Engaging content in new Assassin's Creed

Just a year after the much revamped Assassin's Creed Origins was released, a sequel that expands the franchise further is here. Set in ancient Greece, Assassin's Creed Odyssey winds the clock further back and adds a couple of new mechanics and enhancements.

Origins explored the beginnings of the Assassins and premise of the game's signature Hidden Blade weapon, which requires the sacrifice of the ring finger to use it.

Odyssey goes back to a time when this sacrifice is non-existent. Instead, you wield a broken spear believed to be a property of the Spartan legend King Leonidas.

Interestingly, the main character you play starts off as a mercenary rather than an assassin. By the end of the story campaign though, you will be able to see how it connects to the lineage.

Most of the past Assassin's Creed games have players taking on the role of a male protagonist. Odyssey introduces the franchise's third female assassin, Kassandra. However, players have to pick either her or male assassin Alexios from the start and stick with their choice.

In Syndicate, one of the two previous titles with a female assassin, you can alternate between a male and female lead.

Origins has a huge map, but Odyssey's map is larger - about double the size. There is much content within the base game to be discovered and conquered. As with the previous game, you will encounter base camps, secret areas, fast travel points and plenty of items to scavenge and loot.

Similarly, you have to prepare for threats from various wildlife creatures and mercenaries attracted by the bounty on your head.


  • PRICE: From $76.90 (PC; Xbox One; PS4, version tested)

    GENRE: Platform adventure


  • 8/10

Being set in ancient Greece allows developer Ubisoft to showcase its renditions of mythical beasts such as Medusa and Minotaur.

You can choose the traditional Guided mode, in which markers and waypoints become available as you discover them. Or you can go for the new Exploration mode, which removes these markers on the map and requires players to pay attention to given directions and landmarks.

The new mode feels more engaging and realistic, but players may need some time to explore. My tip is to switch between the two modes, depending on how much game time you can afford.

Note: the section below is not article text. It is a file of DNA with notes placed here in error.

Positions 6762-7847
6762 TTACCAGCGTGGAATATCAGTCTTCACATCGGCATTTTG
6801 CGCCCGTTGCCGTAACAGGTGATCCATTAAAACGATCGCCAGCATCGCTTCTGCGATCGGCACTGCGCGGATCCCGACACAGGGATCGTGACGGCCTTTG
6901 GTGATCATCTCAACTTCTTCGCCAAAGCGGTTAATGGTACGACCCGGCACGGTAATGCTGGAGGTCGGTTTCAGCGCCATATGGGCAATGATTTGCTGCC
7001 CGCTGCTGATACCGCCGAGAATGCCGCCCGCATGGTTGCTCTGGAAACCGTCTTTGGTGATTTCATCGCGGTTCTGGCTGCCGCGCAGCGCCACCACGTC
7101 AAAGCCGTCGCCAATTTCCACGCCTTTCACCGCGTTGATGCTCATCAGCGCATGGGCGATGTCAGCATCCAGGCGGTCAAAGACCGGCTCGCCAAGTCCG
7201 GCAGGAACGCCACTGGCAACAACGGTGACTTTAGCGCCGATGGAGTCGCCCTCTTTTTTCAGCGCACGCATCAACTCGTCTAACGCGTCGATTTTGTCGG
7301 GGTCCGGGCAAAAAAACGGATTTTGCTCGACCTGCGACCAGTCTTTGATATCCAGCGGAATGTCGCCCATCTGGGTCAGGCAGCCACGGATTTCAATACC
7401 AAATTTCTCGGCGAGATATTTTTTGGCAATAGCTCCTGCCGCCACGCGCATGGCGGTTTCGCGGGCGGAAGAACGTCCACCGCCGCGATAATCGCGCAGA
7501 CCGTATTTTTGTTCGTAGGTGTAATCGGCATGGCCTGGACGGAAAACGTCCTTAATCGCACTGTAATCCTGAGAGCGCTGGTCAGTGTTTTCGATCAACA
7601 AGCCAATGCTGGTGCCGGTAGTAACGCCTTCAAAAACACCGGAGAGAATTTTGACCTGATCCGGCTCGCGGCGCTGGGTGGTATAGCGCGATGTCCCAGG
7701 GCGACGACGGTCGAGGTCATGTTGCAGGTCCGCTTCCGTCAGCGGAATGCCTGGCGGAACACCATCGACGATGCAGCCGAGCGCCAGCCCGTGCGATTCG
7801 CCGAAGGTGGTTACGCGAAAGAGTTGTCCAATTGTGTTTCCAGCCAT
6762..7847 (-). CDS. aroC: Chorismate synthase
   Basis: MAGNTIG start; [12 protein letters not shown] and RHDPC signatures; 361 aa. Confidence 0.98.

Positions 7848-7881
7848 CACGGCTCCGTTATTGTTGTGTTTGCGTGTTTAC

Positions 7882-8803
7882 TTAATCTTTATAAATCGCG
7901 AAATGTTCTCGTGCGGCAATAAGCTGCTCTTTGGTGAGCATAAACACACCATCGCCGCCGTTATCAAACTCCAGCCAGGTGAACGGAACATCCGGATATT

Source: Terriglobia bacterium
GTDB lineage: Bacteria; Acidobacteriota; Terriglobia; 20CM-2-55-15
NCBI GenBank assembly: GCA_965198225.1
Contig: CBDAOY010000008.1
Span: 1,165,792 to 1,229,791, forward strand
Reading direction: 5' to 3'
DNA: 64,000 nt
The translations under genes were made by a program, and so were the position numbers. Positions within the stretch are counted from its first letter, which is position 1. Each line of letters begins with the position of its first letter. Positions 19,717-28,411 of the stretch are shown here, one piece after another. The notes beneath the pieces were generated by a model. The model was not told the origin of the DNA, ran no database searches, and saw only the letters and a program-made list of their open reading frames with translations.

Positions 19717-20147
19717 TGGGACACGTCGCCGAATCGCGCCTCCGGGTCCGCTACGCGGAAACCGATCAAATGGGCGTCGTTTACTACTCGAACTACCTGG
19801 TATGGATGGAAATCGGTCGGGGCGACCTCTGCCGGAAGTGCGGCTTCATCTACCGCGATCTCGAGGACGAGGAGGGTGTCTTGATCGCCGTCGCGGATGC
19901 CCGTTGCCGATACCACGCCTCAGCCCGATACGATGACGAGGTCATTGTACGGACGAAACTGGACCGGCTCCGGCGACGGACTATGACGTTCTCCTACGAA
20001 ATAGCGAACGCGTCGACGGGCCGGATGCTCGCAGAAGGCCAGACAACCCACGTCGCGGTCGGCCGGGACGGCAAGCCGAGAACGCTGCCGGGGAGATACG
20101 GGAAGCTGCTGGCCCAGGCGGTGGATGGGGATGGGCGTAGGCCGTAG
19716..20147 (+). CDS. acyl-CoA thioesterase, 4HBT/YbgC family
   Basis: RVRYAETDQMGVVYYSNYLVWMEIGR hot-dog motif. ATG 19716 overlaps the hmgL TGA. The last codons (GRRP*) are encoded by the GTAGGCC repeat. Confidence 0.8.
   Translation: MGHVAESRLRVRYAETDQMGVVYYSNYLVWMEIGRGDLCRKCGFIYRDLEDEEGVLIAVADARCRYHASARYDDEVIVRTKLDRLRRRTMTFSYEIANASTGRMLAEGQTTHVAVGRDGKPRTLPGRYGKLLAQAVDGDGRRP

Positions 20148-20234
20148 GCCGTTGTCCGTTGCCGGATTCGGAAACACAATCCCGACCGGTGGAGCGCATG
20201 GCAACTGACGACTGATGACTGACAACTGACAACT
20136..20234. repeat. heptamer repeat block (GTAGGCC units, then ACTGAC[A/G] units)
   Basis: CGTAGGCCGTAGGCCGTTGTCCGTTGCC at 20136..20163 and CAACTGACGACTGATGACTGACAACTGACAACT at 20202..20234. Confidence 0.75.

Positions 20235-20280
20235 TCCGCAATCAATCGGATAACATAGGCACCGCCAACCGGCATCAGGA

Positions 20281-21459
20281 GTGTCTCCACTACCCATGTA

A new dialogue-based interaction mode is a nice addition. Some dialogue choices lead to an action. For instance, when I interviewed hostages in an early mission and chose a dialogue option that led to the release of hostages, it resulted in me facing hostile soldiers later.

You can also lie or say something flirtatious. Yes, you have an option to develop personal relationships.

I'm pleased to note major improvements in the naval combat feature. You can now enhance the look of your vessel and its attributes, including the outfits of your crew.

In Odyssey, there are more areas that are covered by sea so expect as many hostile encounters and buried treasures out at sea as you would on land.

Upgrading your ship and recruiting high-ranking mercenaries will enhance its attack and defence properties.

If you want to enhance your character immediately, there are micro-transactions to get you up to speed. However, with a constant stream of quests and challenges that offer loot such as unique armour and weapons, players should find the action fresh and interesting regardless of their progress and rank within the game.

• Verdict: Assassin's Creed Odyssey offers a terrific adventure for a single-player game that is packed with oodles of content.

• Mohd Nizam is a freelance writer.

A version of this article appeared in the print edition of The Straits Times on October 24, 2018, with the headline 'Engaging content in new Assassin's Creed'. Print Edition | Subscribe